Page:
D.G. Hudson said...

Cassmob - I have a treasured glass dog from my brother's collection which reminds me of him. (He died young.)

Inger - I had a toy dog, too, but he didn't survive. Hub's has an antique teddy bear. I collect a few other things now. . .

Thanks for stopping by Lee's blog to visit!

D.G. Hudson said...

Thanks very much for letting me invade your space, Lee! I'm sure you had to be one of those kids who saved some of his 'stuff'. (if you were asked, that is)

Your support is appreciated. I'm so thankful I did the A - Z Challenge this year, thanks to you and the others on the team. I encourage all who haven't tried it to sign up next year.

Wendy said...

I agree completely. I remember my cousin being crushed coming home from VietNam to find his father had thrown out all his baseball cards.

D.G. Hudson said...

Wendy, some of those baseball cards probably had cash value, too. It doesn't take much to ask, but sometimes a parent assumes because the child no longer plays with the toy or item that they don't want it.

This is just a 'heads up' to parents.

Dee said...

Dear D. J., to answer a couple of your questions--I used to collect (on a very small and inexpensive basis) small statues of geese. I still have one that my aunt gave me. It was made in occupied Japan. As to toys--I still have a doll (Suzy). She sits here on my computer desk and has been with me for 68 years. Thank you for this article which really made me think. Peace.

D.G. Hudson said...

Dee, I'm glad this post brought back pleasant memories. And, I'm impressed that you were able to keep your doll for that long.

Thanks for dropping by.

happenence said...

I got my teddy when I was two days old, and she still sits by my bed. My parents are the complete opposite. They have so much clutter because they never throw anything away. Now I have a thing for sea glass and pretty shells which I keep in glass jars.

Kate

D.G. Hudson said...

Hang on to that teddy, Kate. Remember that as one gets older (as in parents) one has much more to remind them of moments or people.

I like the idea of sea glass and shells, I like coloured glass too. Blue and green glass looks great when the sun shines through.

Thanks for stopping by and telling me about your favorite objects.

Donna Hole said...

I'd never heard of a kids swap meet, but I like the idea.

And I think kids do need that sense of ownership and to have a say in how long or what to keep. My kids were always a bit of hoarders, kept things until they were too damaged to remember how they worked.

I still have a few of my favorite toys from childhood, and a I know all my kids do to. Some fond memories associated with the objects.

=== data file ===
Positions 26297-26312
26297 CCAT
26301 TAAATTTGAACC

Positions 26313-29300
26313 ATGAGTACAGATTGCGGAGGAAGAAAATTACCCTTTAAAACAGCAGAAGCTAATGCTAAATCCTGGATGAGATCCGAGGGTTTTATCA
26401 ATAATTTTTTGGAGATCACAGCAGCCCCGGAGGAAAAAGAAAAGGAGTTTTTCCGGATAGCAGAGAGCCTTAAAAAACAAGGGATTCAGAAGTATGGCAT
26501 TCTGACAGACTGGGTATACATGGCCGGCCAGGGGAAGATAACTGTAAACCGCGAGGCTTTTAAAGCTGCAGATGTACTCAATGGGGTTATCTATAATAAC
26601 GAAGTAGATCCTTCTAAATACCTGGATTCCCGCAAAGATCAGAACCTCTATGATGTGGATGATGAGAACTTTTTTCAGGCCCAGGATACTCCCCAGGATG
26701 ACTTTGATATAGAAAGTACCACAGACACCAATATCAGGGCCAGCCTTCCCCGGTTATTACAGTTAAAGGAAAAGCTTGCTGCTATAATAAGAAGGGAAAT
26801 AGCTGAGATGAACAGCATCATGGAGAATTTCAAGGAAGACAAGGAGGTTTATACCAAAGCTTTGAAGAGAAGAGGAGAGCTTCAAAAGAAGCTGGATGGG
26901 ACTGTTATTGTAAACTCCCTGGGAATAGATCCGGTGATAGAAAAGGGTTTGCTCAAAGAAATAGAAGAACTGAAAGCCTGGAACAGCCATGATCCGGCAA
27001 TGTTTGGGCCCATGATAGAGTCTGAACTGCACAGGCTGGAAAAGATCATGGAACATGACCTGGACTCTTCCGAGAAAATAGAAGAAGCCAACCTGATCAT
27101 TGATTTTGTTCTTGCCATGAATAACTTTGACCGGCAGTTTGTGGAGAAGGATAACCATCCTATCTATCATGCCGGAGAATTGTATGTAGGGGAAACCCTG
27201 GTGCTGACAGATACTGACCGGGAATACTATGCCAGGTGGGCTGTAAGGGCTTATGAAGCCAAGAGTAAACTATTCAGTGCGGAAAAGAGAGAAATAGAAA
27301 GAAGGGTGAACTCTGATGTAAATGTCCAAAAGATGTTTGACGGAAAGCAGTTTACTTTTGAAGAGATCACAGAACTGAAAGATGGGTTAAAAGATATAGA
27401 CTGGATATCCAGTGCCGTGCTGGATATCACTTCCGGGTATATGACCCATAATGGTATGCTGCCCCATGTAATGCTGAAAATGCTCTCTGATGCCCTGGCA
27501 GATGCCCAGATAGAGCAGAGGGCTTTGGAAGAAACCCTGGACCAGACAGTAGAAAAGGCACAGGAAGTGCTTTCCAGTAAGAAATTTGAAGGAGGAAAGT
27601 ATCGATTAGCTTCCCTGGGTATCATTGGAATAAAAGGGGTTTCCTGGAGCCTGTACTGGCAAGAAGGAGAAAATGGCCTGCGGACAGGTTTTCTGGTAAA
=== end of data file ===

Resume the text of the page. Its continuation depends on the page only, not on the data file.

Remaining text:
.......dhole

Lynn Proctor said...

i love this! i wish i had some of the great things i collected as a child--my ceramic dogs, troll dolls, rubber frogs---:)

D.G. Hudson said...

Donna,
We had two or three of these kid swap meets hosted by our community centre (one table $5) and we considered it worthwhile. Of course, our kids always found at least one thing from what the other tables were selling. . .

Lynn,
If you don't have them, then write about them so your family will know what a kid thought in your childhood years.

Thanks for stopping by!

J. Burroughs said...

Great post, D.G.! I love the Toy Story reference.

My husband and I are both pack rats to an extreme, and our four year old seems to be following in that direction.

My parents did throw out things, though not all, and their choices were not mine, which can lead to lingering hard feelings.

I really want to simplify and get rid of a lot of "stuff", but I want to focus on my stuff in that process, so as to avoid making everything communal and leading by example instead of choosing for my son.

D.G. Hudson said...

Thanks, J. I was hoping you would see this. Thanks for stopping by!

This is a good opportunity to teach decision making skills. Weigh the pros and cons, etc.

Maybe this should be a family affair, but clearing out clutter can be harder for adults. . . (when it's their stuff).

Hilary Melton-Butcher said...

@ Lee - another great guest ... Hi DG - I can relate to this in another way ... my father died suddenly and I was out of the country - so everything went; I've also filtered my own things down - especially when they'd be a nuisance to others to keep for me .. space being a premium; then I've watched my mother over the years give stuff away, or 'chuck it' ... and now she's died, I'm trying to garner in some pearls of wheat as we don't have much personal stuff left.

None of us have children .. so from that point of view - it's just me with my enquiring mind ... both sides of the family have a great deal of interesting history. However I just accept that's the way it is - I must respect what has happened has happened for a reason ..

But I can quite see the sadness of your husband .. and see the point of your story ... "ask me first" - so true ..

Cheers Hilary